The build was originally begun October 22, 2018 and as of today is still ongoing.
I've copied some parts directly over, added some new info and pictures,
and modified some parts of copied posts for a clearer explanation.
I'll update things here as the build progresses.
I thought it might be of interest to a wider range of readers in this forum.
About 10 years ago I bought a Thomas Yorke roundhouse kit on eBay.
I had every intention of building it by the instructions but several things interfered.
Probably the biggest was that we sold almost everything we owned and moved onto our boat.
I did have one day of sanity and put all my train stuff in storage.
The other thing that held me up was painting the plaster walls.
I had never done it before, painted plaster, and couldn't find a technique that really met what I wanted.
I did get as far in the build as finishing the interior framework before packing it away for ten years.
This overhead view shows the interior a little better. I was originally planning to have four full-length inspection pits with one of them being set up for removing driver wheels. I think this time around I'll shorten up the pits. I still plan to have one pit for removing driver wheels but I've recently seen a prototype driver pit and have a better understanding of how that whole operation works. I'll try to include that detail.
Now ten years later I'm back on dry land and starting a new layout. I did the track design using the AnyRail program. I included the roundhouse but I've recently gotten involved with building from scratch and wanted to modify the kit. I'd like to add a machine shop off one side and add skylights across the roofs of both buildings. The skylights will require modifying the walls that came with the kit. I went back to AnyRail to see what I could fit in my limited space. My latest plan was to have the machine shop share space with a car shop and have the track lead in from near the ash pit. Since doing the design below I've decided the machine shop was too confined. I redirected the track down the side of the shop where a wood platform will serve as the car shop and the machine shop will have the entire interior space. There will still be a section of track leading through the right hand door of the shop which will be used for wheel maintenance and repairs. When I get a chance I'll post an updated track plan.
I chose to start with the machine shop since it has a shared wall with the roundhouse. I wanted to build the shop with the same architecture as if it was built at the same time as the roundhouse. The roundhouse walls are stone with large arched windows and buttresses supporting the midpoints and ends of the walls. It would save me a lot of trouble if I could make molds of the roundhouse walls and cast copies for the shop. The only hitch would be that the kit walls are 17" long with four windows and the shop will only be 12" with three windows. That will require some cutting and splicing. The roundhouse walls also taper down from front to back and the shop walls will be straight. I began the process with full size drawings. Below is the side wall for the shop.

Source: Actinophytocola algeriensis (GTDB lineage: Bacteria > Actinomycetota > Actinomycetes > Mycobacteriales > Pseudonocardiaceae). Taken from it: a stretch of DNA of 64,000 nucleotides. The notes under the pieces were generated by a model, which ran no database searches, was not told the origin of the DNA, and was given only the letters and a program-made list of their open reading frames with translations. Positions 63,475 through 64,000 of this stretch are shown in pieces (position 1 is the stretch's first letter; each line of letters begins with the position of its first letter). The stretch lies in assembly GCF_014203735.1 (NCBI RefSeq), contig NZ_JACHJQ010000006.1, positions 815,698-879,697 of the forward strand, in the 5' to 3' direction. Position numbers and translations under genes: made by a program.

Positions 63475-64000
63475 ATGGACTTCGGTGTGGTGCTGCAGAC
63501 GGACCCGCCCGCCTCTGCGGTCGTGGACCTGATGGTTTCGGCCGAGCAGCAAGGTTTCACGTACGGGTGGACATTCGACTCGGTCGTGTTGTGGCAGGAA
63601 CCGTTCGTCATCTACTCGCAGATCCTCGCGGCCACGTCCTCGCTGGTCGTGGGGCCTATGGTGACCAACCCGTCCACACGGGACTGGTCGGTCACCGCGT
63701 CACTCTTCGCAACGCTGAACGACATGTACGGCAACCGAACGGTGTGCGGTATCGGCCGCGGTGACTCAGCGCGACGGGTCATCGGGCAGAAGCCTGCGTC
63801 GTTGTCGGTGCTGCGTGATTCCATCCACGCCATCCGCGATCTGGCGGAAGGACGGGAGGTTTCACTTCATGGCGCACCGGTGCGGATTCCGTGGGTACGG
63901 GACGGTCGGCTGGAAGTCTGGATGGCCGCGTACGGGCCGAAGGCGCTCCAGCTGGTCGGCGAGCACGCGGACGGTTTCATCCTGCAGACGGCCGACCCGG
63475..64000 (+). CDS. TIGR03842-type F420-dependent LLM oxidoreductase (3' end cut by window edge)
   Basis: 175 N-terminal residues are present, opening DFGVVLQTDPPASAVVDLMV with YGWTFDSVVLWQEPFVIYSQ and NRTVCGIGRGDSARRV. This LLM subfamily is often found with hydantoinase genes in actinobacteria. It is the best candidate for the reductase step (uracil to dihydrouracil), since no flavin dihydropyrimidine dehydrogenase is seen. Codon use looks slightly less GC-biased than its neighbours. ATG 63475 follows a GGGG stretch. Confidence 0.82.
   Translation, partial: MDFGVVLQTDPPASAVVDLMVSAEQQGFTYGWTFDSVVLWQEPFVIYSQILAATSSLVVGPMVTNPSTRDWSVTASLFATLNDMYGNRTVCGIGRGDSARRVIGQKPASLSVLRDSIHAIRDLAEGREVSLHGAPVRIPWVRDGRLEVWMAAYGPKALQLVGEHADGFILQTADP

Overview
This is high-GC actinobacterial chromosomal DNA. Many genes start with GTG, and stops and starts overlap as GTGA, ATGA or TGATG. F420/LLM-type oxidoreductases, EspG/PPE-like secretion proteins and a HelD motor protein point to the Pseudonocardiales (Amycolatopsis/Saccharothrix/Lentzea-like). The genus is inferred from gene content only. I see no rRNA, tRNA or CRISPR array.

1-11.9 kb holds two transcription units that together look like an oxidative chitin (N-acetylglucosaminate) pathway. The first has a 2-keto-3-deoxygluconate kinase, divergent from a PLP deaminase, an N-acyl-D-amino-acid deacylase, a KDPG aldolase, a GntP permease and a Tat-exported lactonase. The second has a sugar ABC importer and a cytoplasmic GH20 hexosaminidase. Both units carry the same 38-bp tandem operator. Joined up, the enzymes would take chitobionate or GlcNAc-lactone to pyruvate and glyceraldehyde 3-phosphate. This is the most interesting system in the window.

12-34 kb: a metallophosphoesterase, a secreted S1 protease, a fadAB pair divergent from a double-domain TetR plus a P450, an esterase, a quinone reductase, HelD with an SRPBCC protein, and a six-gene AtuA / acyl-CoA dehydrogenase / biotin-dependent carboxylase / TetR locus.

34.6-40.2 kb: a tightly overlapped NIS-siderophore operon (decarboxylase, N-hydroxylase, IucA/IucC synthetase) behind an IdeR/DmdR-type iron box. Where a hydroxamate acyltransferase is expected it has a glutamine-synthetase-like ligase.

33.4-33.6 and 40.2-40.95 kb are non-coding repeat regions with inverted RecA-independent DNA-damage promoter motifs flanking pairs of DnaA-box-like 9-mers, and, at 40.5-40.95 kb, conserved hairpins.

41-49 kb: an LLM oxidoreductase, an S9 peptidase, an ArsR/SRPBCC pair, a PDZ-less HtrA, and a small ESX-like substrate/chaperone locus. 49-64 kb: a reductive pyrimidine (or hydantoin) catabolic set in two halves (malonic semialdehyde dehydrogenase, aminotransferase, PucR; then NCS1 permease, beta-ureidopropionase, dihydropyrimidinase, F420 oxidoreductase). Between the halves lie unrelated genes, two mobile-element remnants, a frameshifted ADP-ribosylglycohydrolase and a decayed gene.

I made latex molds of the walls and built wood frames to support them. The support was needed to get the walls to come out straight and flat. I hadn't done any plaster work in years so this was all a learning process. I made the walls the way I used to make rock molds for scenery by coating the surface with three layers of liquid latex, then two more latex layers with gauze to add strength to the mold, and then finally three more layers of latex over that. Eight layers all together. I'm sure manufacturers have a better technique for this but I don't know what it is. Pouring the plaster was also a learning process because small bubbles formed on all the edges of the details ruining the casting. I found that pouring a half layer of plaster and then tapping the bottom of the wood frame with a hammer would remove most of the bubbles. Then I would pour the rest of the plaster before anything started to harden. I ended up with about five failed attempts before finally getting the right technique down but those failures came in handy later on when I was practicing painting the walls.